A blog on the political, economic and social causes and implications of the crisis in the Southern periphery of the Eurozone.

I'm a political scientist working on political parties and elections, social and economic policy and political corruption, with a particular focus on Italy and Spain. For more details on my work, see CV here, and LSE homepage here. For media or consultancy enquiries, please email J.R.Hopkin@lse.ac.uk.

Tuesday, November 22, 2011

The myth of technocracy

Paul Krugman has written a great Op-ed (Cruel Euro Romantics) which, as usual, nails it.

The arrival of technocrats at the helm of two of Europe's most stressed governments has been largely welcomed by people who should know better. And indeed, no genuine democrat can really regret the demise of Silvio Berlusconi. But what exactly can technocracy offer us in the middle of this terrible crisis?

Well, they don't have a magic wand, for sure. Times remain tough, and Italy's bond spreads have merely stabilized at the unsustainable levels they reached under Berlusconi. But, as Krugman argues, the problem with technocracy goes further - that in fact, these technocrats are the ones who got us in this mess in the first place, with their fantasy world of a diverse Eurozone gliding seamlessly towards convergence under monetary union. Why on earth should anyone have expected this to happen?

So these technocrats are really 'romantics' - rather than robotically applying the findings of the best economists, they chose instead to invent for themselves an imaginary world in which the Euro would succeed where other monetary experiments had failed. Krugman, of course, argues that the failure of technocracy is their choice to use the wrong kind of economics, and that the right kind - his kind - would allow us to solve the problem, or least avoid catastrophe. I'm inclined to agree. But there is something else here that Krugman misses.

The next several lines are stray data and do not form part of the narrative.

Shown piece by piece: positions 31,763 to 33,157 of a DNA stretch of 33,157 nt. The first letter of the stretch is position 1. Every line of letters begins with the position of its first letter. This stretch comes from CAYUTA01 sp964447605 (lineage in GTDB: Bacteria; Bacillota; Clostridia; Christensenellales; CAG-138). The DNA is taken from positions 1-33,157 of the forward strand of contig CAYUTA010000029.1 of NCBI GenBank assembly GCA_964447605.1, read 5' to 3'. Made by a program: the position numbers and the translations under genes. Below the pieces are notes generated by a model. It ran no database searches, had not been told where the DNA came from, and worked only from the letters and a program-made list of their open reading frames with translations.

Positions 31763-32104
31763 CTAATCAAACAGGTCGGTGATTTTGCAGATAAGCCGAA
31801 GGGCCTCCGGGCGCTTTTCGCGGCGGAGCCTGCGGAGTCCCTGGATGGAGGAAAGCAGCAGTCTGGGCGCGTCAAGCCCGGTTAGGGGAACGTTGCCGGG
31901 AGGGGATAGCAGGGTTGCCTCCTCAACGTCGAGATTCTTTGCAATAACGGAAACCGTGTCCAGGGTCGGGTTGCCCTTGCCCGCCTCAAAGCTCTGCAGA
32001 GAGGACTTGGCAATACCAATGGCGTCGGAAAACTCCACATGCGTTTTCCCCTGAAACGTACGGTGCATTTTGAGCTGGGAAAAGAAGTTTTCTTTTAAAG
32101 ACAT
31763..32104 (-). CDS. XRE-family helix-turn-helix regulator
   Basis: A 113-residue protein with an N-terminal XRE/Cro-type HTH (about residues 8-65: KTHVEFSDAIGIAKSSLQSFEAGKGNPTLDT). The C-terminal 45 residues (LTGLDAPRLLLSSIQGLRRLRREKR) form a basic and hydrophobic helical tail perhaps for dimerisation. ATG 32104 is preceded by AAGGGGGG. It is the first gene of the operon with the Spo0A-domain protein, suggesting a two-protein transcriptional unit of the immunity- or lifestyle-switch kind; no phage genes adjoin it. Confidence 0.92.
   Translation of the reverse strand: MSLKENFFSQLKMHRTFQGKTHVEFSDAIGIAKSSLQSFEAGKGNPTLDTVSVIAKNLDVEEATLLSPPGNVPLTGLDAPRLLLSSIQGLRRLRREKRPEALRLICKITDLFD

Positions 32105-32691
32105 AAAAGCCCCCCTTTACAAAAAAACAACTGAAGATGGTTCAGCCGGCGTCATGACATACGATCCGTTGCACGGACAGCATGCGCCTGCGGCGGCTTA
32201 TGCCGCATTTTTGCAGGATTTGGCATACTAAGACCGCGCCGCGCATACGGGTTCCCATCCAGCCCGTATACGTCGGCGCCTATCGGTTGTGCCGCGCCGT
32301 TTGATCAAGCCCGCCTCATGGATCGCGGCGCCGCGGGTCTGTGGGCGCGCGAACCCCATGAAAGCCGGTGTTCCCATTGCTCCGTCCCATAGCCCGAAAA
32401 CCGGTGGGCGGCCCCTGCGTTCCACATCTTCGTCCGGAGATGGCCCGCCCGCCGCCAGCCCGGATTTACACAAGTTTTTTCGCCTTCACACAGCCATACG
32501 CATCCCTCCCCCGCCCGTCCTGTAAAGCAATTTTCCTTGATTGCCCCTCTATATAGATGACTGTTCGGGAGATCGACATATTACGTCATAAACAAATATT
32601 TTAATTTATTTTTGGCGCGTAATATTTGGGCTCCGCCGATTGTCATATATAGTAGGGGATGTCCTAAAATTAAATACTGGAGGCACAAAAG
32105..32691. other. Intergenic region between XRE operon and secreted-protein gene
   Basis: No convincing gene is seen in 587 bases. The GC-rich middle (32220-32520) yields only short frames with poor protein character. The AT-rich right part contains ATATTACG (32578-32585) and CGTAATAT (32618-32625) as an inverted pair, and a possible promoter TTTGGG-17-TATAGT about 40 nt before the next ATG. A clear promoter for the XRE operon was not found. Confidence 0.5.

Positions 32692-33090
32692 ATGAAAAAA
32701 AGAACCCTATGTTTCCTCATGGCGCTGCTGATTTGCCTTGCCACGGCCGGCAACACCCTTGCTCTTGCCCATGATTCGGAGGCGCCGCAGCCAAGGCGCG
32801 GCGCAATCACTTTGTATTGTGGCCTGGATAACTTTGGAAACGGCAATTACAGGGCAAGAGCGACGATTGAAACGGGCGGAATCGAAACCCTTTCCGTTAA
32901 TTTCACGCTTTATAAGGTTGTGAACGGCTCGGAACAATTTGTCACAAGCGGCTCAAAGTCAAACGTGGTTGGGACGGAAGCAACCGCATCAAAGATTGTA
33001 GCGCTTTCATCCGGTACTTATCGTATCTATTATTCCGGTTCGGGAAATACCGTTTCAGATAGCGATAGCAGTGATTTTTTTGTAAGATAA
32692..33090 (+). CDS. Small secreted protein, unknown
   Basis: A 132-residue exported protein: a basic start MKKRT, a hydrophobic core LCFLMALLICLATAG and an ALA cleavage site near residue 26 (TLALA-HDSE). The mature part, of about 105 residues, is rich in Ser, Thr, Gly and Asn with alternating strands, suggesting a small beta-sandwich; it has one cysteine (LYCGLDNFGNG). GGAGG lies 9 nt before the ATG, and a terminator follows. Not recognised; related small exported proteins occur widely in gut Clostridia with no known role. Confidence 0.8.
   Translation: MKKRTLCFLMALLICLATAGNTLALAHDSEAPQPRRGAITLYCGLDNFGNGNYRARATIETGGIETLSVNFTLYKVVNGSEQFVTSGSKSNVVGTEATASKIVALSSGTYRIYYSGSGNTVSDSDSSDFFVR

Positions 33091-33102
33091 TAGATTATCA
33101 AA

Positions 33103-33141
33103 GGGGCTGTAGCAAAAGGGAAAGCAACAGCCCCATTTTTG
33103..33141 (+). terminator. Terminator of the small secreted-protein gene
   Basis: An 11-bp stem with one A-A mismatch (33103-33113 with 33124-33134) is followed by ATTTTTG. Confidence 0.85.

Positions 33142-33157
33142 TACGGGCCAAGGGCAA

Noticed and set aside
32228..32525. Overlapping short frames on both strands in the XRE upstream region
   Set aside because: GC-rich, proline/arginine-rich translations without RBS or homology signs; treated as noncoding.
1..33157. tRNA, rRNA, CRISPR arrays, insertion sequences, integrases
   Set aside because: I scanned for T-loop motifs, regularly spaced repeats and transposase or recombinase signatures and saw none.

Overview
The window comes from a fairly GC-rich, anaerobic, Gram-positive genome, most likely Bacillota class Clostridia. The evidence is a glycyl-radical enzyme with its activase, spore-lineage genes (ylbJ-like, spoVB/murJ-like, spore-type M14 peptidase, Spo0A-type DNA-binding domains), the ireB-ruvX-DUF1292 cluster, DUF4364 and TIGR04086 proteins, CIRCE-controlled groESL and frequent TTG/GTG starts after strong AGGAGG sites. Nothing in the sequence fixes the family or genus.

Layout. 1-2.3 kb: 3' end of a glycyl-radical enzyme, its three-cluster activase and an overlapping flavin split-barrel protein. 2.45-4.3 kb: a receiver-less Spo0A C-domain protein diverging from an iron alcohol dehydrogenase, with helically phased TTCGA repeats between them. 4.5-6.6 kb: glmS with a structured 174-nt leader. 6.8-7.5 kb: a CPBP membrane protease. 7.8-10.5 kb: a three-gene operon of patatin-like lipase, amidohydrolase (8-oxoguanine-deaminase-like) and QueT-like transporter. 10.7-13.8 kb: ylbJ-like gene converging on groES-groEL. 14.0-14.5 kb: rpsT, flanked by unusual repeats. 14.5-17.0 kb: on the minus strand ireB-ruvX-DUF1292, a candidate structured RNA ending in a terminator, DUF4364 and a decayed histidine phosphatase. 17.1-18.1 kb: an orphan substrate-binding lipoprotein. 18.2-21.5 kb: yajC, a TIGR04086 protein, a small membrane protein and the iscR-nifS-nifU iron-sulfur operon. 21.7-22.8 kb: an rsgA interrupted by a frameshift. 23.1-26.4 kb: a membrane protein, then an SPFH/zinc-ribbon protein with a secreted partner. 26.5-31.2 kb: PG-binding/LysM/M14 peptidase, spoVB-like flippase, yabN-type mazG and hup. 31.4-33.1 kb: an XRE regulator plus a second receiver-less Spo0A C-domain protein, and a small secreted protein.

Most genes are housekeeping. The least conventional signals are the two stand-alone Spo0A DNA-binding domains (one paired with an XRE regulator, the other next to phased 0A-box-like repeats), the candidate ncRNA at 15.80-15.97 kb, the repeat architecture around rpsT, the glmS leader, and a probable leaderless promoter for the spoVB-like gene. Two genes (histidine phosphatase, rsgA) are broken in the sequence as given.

The other problem with technocracy, is that it does not engage the people. In fact, this is the very point of it. Technocrats have the theories and facts to make the right decisions, so they should be left to do it, free of the daily noise and fury of politics. But even if they had the right policies, they still have to convince the people that their policies will deliver some approximation of the collective good, otherwise the compliance with rules and norms any society rests on will break down.

This is the colossal failure of the European Union. It is bad enough that they designed institutions that have left us on the brink of disaster. But worse, they did so without ever bothering to explain what the benefits, costs, and likely risks of the project were. Now, again, the European policy elite wants us to write another blank cheque to the same people who have already let us down. It can't work.